Charles C. Camosy: My general argument could really apply to any kind of medicine. Many other bioethicists have explored rationing health care at the end of life, but I wanted to apply this argument in a new way. I also picked this topic because the very few who have looked at rationing care for newborns, like the philosopher Peter Singer, have challenged the moral worth of such babies. I insist on the full worth and personhood of even the most vulnerable newborn baby. No one should aim at the death of a patient in order to save money.

You argue that the most important issues of neonatal bioethics are primarily social, so the “social quality of life model” is the most helpful for decision making in the NICU context. What is the social quality of life model and why is it the most helpful?

Despite the secular culture’s continued attempts to get us to worship the individual and “individual rights,” Christian ethics affirms that no human choice exists in pure isolation. It is impossible to understand one person’s claims except in a context of relationships with other persons. If we are going to ask whether and how to treat an individual patient, then we cannot pretend to do so in an isolated manner — as if choices made about one patient do not affect other patients and our broader society.

You say “honest acknowledgement of the inescapable need to ration resources” and “rationing that has justice and the common good — rather than politics and the ability to pay — as its guiding principles” are two steps that should be taken in health care reform. How do you propose accomplishing these goals?

It is easy to point out that we are rationing resources already within Medicaid, Medicare, and even private insurance: certain necessary procedures and drugs are not covered, and almost nothing is paid in full. It is easy to point out that the way we currently ration care is unjust: politics and profitability drive most of it. But it is far more difficult to determine what to do instead. One thing we could do is give far more critical and public attention to the entities that are currently rationing care. What sort of people are making these decisions and how are they chosen? What is their training? Are they protecting vulnerable minorities over and against patients that might be big money-makers? How influenced are they by special interests and politics? I find it stunning that these practices still get very little attention even in our era of health care reform.

You say a broadly Roman Catholic understanding for reform according to the National Conference of U.S. Catholic Bishops would require: universal access to health care, priority concern for the poor, comprehensive benefits, pluralism, quality, cost containment and controls, and equitable financing. How does Catholic moral theology inform this list?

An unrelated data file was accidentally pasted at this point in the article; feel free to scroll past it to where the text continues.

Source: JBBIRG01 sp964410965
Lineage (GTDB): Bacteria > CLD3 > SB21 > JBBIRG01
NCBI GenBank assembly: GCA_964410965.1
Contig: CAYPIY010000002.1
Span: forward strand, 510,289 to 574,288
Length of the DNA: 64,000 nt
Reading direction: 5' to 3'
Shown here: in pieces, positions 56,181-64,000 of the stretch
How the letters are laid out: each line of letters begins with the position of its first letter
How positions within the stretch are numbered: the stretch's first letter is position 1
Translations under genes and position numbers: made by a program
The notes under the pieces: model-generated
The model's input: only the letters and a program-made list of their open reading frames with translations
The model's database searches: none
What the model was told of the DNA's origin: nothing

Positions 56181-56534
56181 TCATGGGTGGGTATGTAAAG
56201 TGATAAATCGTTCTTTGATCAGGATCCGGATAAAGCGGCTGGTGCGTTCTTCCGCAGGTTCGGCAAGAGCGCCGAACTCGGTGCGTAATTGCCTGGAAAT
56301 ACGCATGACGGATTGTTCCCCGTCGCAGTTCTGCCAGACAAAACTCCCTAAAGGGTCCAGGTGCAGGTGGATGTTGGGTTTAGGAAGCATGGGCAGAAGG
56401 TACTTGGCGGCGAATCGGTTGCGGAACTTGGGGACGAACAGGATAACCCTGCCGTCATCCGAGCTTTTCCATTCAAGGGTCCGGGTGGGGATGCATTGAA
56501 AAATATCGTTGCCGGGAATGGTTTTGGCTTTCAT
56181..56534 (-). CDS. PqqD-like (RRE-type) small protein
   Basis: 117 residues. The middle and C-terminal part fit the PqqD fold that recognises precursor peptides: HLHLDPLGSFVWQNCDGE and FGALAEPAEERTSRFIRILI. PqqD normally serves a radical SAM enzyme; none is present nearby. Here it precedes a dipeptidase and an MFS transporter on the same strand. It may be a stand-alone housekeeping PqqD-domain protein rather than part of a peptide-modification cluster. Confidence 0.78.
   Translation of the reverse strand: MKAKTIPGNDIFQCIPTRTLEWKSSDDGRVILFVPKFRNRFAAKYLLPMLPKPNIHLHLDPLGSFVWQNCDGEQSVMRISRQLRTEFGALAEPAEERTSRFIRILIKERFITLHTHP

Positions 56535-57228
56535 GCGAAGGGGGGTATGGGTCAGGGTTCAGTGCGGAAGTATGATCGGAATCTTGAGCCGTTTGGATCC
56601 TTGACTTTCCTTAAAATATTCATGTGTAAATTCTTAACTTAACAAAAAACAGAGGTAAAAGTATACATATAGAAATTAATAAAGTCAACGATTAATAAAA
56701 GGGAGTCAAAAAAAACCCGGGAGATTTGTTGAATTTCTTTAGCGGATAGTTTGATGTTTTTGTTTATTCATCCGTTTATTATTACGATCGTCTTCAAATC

All people must have access to resources for meeting their basic needs, and the community is unjust when they are not made available. Indeed, the Church fathers and other great theologians like Thomas Aquinas teach that the poor and vulnerable may actually take what they need from others without it being “theft” because what they are owed to is being unjustly withheld. The bishops, therefore, start with the premise that all human beings are owed health care as necessary for their basic needs. Following in the example of Jesus, we must then have a special concern for the poor and given priority to their health care needs over those who are better off. The other aspects listed are a bit more complex and may even be in tension with each other. Yes, we should aim for comprehensive benefits, but that might be balanced by needs for quality and cost containment. The Catholic tradition takes a both/and approach to these and many other questions — believing that we must live with the tension rather than abandoning important values.

You write in the conclusion: “Perhaps forgoing lifesaving treatment for babies in the NICU will be enough to give our culture the shock it needs to clear the conceptual space needed for this kind of systematic shift in thinking about health care?” Do you think any parent would be willing to make this tradeoff?

I would be shocked. It would take a selflessness and mental strength that is close to superhuman. However, many parents are already familiar with Medicaid and private insurance denying claims for health care for their children. Again, we are already rationing health care for our children (and other patients), and I’m simply arguing that we should be honest about this and that we should try to do it justly.

In a post about the debt ceiling debate at Catholic Moral Theology, you wrote: “Christians in particular should understand that the finitude of our natures and of our resources means that rationing health care is an inescapable feature of human existence,” but research has shown that Christians often cling to artificial life extension as tenaciously, if not more tenaciously than others. What can be done about this disconnect between what Christians should understand and what they do?

Anyone gazing at a crucifix can see that preserving biological life at all costs is a failure not only to follow the example of Jesus, but of the early Christian martyrs as well. Following the commands of God to do justice to the most vulnerable, especially when it means meeting their basic health care needs, trumps whatever good can come from pumping huge amounts of money into an attempt to prolong the fate that awaits us all. Unfortunately, many self-described Christians have traded our tradition of justice for the most vulnerable and a belief in the kingdom of God for an understanding of secular individual rights which can envision no life but this one. But no one can serve two masters, and modern-day Christians should think hard about to what or whom they own their ultimate allegiance.

Here’s the article at  HuffPost.